bird of passage, roamer, rover, wanderer - someone who leads a wandering unsettled life
journeyer, wayfarer - a traveler going on a trip
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مُسَافِر cestovatel rejsende Reisender ταξιδιώτης viajero matkailija voyageur putnik viaggiatore 旅行者 여행자 reiziger reisende podróżny viajante путешественник resenär ผู้เดินทาง yolcu khách du lịch 旅行者
References in classic literature ?
Still, the traveller dashed forward at the same reckless pace, regardless alike of the dirt and wet which flew about his head, the profound darkness of the night, and the probability of encountering some desperate characters abroad.
It was all as lonely as could be; and there is this peculiarity in such a solitude, that the traveller knows not who may be concealed by the innumerable trunks and the thick boughs overhead; so that with lonely footsteps he may yet be passing through an unseen multitude.
By the lakes that thus outspread Their lone waters, lone and dead, - Their sad waters, sad and chilly With the snows of the lolling lily, - By the mountains - near the river Murmuring lowly, murmuring ever, - By the grey woods, - by the swamp Where the toad and the newt encamp, - By the dismal tarns and pools Where dwell the Ghouls, - By each spot the most unholy - In each nook most melancholy, - There the traveller meets aghast Sheeted Memories of the Past - Shrouded forms that start and sigh As they pass the wanderer by - White-robed forms of friends long given, In agony, to the Earth - and Heaven.
I naturally asked the traveller if he had ever met with the Indians before.
and presenting himself in his cook's cap, lighted the traveller up a steep and narrow staircase; the traveller carrying his own cloak and knapsack, and bidding the landlady good night with a complimentary reference to the pleasure of seeing her again to-morrow.
The traveller answered that the same morning they had met these shepherds, and seeing them dressed in this mournful fashion they had asked them the reason of their appearing in such a guise; which one of them gave, describing the strange behaviour and beauty of a shepherdess called Marcela, and the loves of many who courted her, together with the death of that Chrysostom to whose burial they were going.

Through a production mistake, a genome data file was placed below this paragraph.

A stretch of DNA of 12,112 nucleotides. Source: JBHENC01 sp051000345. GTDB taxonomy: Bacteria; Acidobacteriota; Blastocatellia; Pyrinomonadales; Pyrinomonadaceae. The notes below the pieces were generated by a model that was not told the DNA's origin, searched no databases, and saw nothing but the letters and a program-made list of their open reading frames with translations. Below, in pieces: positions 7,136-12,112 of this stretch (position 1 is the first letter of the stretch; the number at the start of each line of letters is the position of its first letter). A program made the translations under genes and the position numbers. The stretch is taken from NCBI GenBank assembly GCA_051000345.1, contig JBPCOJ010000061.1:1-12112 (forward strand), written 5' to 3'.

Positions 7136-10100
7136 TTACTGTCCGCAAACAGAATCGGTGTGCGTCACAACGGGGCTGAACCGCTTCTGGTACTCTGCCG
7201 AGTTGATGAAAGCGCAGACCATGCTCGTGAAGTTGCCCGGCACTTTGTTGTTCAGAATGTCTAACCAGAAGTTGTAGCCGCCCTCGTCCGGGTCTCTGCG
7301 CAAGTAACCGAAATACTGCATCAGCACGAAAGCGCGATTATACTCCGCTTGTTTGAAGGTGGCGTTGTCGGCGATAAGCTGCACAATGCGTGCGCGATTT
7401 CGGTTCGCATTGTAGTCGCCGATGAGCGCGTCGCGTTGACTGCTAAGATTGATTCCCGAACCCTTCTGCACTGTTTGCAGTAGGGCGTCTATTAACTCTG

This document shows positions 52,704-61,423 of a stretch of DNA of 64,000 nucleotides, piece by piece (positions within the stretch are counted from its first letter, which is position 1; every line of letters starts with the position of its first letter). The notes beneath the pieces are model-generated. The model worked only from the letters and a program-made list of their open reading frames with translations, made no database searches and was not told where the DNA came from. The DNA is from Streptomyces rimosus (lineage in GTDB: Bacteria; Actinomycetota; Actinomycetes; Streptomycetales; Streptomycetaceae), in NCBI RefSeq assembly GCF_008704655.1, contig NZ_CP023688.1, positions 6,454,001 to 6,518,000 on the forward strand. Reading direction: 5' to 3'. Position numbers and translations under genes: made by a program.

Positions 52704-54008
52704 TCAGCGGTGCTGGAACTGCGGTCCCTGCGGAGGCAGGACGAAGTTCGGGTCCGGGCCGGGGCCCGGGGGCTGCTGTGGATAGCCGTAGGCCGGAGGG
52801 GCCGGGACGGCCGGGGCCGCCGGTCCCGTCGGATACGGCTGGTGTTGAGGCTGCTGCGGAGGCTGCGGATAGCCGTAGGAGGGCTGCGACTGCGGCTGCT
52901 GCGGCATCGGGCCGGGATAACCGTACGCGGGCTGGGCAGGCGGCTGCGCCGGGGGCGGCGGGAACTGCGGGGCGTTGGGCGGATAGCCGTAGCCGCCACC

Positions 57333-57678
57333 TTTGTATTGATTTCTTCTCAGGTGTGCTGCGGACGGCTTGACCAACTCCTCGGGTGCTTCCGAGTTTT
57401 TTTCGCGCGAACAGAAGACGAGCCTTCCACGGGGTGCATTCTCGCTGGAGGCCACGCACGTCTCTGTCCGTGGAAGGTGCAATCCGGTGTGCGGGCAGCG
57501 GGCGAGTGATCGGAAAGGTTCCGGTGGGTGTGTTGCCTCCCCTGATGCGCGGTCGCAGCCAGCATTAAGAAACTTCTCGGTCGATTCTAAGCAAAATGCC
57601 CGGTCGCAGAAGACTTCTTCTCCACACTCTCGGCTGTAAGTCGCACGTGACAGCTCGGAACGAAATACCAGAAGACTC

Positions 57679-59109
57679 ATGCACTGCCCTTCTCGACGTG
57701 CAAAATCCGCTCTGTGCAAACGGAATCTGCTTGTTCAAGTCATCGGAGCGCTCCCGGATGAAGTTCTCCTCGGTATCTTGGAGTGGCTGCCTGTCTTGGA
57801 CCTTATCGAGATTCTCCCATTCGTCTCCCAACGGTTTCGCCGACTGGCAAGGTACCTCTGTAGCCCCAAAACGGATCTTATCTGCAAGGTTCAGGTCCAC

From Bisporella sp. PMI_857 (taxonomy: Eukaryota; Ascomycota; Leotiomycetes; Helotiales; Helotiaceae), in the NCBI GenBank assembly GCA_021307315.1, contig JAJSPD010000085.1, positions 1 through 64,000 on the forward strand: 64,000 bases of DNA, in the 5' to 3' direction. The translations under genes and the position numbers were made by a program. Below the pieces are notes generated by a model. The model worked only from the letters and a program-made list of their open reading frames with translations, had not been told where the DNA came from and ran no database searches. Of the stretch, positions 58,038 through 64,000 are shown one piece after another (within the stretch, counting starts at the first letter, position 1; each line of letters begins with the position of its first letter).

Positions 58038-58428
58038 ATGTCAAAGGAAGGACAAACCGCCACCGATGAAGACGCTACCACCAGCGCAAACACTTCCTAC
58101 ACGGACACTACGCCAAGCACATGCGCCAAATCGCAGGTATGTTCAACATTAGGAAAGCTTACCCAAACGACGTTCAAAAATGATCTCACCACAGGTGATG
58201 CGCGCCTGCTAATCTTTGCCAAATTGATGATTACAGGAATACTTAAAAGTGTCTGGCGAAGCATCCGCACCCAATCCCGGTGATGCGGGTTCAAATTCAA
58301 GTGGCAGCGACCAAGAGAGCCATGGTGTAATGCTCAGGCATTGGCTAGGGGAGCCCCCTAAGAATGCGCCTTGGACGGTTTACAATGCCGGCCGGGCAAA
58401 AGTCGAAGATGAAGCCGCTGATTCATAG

I don't know what you are saying,' said the traveller.
The appearance of the animal was sudden, and his flight inconceivably rapid; but the traveller appeared to be too keen a sportsman to be disconcerted by either.
The Donnithorne Arms stood at the entrance of the village, and a small farmyard and stackyard which flanked it, indicating that there was a pretty take of land attached to the inn, gave the traveller a promise of good feed for himself and his horse, which might well console him for the ignorance in which the weather-beaten sign left him as to the heraldic bearings of that ancient family, the Donnithornes.
The place where the traveller found himself seemed unpropitious for obtaining either shelter or refreshment, and he was likely to be reduced to the usual expedient of knights-errant, who, on such occasions, turned their horses to graze, and laid themselves down to meditate on their lady-mistress, with an oak-tree for a canopy.
On the other hand, as the traveller stays but a short time in each place, his descriptions must generally consist of mere sketches, instead of detailed observations.
Having made one or two tentative remarks to the nearest miner, and receiving only short, gruff replies, the traveller resigned himself to uncongenial silence, staring moodily out of the window at the fading landscape.